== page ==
Sri K. Thirugna Sambantha, in his excellent web site of Saivism, explains that the Siva lingam is the ruparupa aspect because it is neither a manifested form of Siva, nor is it formless, because the linga is a tangible piece of stone, and a symbol of God. Thus, it is intermediate between the formless Absolute, Parasiva, which is beyond the sensory perception of man, and the many manifest forms of Siva.

Satguru Sivaya Subramuniyaswami explains in the lexicon section of his book, Dancing with Siva that "Sivalinga is the most prevalent icon of Siva, found in virtually all Siva temples. It is a rounded, elliptical, anionic image, usually set on a circular base, or peetham. The Sivalinga is the simplest and most ancient symbol of Siva, especially of Parasiva, God beyond all forms and qualities. The Peetham represents Parashakti, the manifesting power of God. Lingas are usually of stone (either carved or naturally existing, svayambhu, such as shaped by a swift-flowing river), but may also be of metal, precious gems, crystal, wood, earth or transitory materials such as ice. According to the Karana Agama (6), a transitory Sivalinga may be made of 12 different materials: sand, rice, cooked food, river clay, cow dung, butter, rudraksha seeds, ashes, sandalwood, darbha grass, a flower garland, or molasses."

Swami Sivananda holds further that although the Agamas do not derive their authority from the Vedas, the two are not mutually antagonistic. Some scholars hold the view that anything that contradicts the Vedas or is inconsistent with its spirit is not authoritative. According to this perspective, the Puranic and Tantric conceptualizations are secondary to the Vedas and the Agamas which are vedic in spirit. In this point of view, the conceptualization of the lingam as a phallic symbol does not carry much weight, since the Vedas & Agamas say nothing in the matter.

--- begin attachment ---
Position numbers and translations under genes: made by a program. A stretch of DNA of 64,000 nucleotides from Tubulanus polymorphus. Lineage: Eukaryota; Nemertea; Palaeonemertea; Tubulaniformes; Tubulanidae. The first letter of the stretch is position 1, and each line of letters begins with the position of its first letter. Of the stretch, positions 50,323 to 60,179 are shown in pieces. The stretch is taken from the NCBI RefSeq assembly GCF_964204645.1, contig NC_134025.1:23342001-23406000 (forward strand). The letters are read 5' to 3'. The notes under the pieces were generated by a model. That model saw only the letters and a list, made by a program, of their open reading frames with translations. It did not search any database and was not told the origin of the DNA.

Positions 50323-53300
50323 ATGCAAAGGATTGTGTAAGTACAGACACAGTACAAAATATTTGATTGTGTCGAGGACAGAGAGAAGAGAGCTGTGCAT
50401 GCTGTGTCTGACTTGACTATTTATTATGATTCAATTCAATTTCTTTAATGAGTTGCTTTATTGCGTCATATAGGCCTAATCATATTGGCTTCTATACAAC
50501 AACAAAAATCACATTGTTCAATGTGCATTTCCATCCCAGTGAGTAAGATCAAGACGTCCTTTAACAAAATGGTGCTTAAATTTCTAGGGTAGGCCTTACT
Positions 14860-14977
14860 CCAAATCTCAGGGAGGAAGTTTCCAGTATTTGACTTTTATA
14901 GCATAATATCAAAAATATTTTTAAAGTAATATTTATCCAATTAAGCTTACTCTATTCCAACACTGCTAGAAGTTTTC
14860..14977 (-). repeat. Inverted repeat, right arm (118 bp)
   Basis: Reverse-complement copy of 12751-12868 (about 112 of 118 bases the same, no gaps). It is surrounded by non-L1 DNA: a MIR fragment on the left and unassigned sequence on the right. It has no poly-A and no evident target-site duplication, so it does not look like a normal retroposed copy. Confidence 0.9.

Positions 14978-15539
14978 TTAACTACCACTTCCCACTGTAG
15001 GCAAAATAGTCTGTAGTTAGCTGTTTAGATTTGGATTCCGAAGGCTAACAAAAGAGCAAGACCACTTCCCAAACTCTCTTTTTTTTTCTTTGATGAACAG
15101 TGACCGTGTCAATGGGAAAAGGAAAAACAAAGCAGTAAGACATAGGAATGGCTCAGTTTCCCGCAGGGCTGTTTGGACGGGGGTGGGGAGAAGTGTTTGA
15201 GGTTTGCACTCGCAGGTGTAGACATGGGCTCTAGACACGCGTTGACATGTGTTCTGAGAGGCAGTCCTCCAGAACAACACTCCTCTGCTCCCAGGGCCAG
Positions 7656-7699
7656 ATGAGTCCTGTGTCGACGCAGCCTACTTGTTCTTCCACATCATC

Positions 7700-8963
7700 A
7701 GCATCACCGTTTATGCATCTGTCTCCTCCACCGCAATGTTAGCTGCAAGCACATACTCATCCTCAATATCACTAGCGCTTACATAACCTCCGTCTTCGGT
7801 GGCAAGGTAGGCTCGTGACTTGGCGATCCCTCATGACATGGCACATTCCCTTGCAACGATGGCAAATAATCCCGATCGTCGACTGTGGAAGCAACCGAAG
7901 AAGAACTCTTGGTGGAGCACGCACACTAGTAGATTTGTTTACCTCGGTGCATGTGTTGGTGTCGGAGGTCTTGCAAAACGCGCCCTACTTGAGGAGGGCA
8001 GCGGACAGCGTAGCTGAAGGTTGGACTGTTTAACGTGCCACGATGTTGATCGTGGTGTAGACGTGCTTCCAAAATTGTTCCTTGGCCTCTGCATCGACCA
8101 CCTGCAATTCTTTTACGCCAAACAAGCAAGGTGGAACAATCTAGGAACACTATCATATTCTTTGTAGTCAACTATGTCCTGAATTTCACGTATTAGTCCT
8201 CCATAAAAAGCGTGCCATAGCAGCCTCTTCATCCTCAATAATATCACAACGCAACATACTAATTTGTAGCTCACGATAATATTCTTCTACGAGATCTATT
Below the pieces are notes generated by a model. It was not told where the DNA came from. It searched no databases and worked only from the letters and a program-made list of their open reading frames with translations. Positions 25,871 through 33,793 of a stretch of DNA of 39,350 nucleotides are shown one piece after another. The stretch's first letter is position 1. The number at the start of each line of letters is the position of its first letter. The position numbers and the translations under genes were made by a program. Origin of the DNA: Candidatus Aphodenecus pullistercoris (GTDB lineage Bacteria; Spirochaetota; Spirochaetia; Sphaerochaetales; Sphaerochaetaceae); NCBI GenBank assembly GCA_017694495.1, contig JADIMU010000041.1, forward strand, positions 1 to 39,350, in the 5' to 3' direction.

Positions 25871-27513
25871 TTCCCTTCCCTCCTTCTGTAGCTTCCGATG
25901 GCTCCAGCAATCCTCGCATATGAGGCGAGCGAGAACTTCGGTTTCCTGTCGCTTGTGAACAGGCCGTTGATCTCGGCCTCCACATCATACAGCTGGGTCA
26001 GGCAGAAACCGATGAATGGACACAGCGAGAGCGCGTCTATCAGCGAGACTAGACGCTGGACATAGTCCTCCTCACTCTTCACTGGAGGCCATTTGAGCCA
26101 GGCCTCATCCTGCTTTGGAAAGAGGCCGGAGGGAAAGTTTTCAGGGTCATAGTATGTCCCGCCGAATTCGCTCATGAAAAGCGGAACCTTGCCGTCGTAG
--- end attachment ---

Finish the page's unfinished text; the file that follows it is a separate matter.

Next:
Possible Biblical Reference to Lingam

There is a portion of the Bible in which the Hebrew patriarch Jacob appears to be performing something very similar to a Lingam ceremony, in which a precious substance such as milk or oil is poured on the stone artifice as a sacrificial intent. "And Jacob rose up early in the morning, and took the stone that he had put for his pillows, and set it up for a pillar, and poured oil upon the top of it." also: "And Jacob set up a pillar in the place where he talked with him, even a pillar of stone: and he poured a drink offering thereon, and he poured oil thereon." It is sometimes pointed out that the term for oil or drink used in this verse is the Hebrew Shemen, which appears like English word semen and thus seems to be appropriate to the phallic nature of the Lingam.


Of naturally occurring lingam

A lingam at Amarnath in the western Himalayas formed every winter by dripping water freezing. It is very popular with pilgrims. A stone lingam is a naturally occurring oval stone.


Shiva Lingam In popular culture

Something that resembled a Shiva linga was called the Sankara Stone in the movie, Indiana Jones and the Temple of Doom.